Handbook on Global Social Justice
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Handbook on Global Social Justice

Edited by Gary Craig

In the fifty years since Rawls seminal work A Theory of Justice, the concept has been debated with those on the political right and left advocating very different understandings. This unique global collection, written by a group of international experts, offers wide-ranging analyses of the meaning of social justice that challenge the ability of the market to provide social justice for all. The Handbook also looks at how the theory of social justice informs practice within a range of occupations or welfare divisions.
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Chapter 11: Social justice in the United States

W. Thomas Duncanson

Abstract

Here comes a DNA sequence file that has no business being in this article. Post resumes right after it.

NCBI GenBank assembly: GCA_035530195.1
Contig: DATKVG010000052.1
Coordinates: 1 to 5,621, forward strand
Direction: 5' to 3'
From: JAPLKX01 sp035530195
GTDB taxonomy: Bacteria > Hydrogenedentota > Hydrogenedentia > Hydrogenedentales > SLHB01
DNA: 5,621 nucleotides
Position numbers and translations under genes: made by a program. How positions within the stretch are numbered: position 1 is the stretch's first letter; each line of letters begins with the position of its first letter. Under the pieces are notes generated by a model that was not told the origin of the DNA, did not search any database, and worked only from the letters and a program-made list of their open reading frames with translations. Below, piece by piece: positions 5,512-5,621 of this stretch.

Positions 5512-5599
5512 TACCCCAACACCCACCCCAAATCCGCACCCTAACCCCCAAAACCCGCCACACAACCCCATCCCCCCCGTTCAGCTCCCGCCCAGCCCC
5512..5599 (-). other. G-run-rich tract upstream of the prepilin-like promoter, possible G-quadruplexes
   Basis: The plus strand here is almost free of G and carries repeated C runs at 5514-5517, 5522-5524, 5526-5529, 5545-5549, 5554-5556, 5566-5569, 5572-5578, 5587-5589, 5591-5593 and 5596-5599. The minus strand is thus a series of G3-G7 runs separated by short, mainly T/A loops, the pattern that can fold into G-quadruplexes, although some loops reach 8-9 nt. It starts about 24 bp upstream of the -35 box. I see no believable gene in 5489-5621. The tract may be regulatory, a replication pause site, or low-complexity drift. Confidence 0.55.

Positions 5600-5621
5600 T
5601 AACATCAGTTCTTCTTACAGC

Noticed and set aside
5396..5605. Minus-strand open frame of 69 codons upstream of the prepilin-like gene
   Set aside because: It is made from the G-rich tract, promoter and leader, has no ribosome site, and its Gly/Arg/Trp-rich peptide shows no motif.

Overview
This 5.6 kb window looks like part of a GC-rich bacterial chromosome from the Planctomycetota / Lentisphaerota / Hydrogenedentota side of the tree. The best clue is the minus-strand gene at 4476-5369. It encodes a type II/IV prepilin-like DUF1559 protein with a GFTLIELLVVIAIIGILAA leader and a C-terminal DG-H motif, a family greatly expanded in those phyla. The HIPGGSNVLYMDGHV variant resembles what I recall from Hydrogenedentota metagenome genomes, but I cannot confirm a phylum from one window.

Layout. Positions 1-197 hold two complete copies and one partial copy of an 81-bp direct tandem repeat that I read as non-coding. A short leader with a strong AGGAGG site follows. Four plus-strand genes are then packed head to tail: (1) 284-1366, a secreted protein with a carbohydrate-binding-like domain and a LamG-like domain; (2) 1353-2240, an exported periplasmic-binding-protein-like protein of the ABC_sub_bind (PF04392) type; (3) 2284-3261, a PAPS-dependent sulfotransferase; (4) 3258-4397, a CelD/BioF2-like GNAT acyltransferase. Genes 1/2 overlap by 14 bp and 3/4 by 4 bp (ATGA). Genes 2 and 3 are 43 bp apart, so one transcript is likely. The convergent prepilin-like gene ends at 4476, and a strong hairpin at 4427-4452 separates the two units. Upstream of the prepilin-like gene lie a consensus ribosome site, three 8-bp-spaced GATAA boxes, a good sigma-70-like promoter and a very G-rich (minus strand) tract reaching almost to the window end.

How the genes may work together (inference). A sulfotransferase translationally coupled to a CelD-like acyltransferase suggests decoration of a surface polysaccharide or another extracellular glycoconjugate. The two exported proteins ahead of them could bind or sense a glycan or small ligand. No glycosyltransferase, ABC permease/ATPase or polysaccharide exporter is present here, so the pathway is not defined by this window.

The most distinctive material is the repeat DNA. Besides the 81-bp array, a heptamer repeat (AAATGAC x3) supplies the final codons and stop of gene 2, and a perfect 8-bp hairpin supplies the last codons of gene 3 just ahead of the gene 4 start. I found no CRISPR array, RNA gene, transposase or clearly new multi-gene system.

The context for discussion of social justice in the United States is its remarkable national wealth, equating to a comparatively generous average individual income across the country. From this perspective, the accusation that the United States is a socially unjust nation, unwilling or unable seriously to address the fair expectations of its people is surprising but true. If, as the author argues, a fundamental material generosity and permissive inclusiveness should come easily to any people, it should be the Americans; sadly, it does not. He supports this assertion with a detailed analysis of key factors such as poverty, inequality, and difference, reminding us that access to life chances are highly racialized. Americans are trapped by myths, for example about their own and their country’s generosity. These inequalities, unsolved matters of racial and sexual justice, the unfinished question of violence, mean that the United States enters the future with an enormous agenda of social justice issues.

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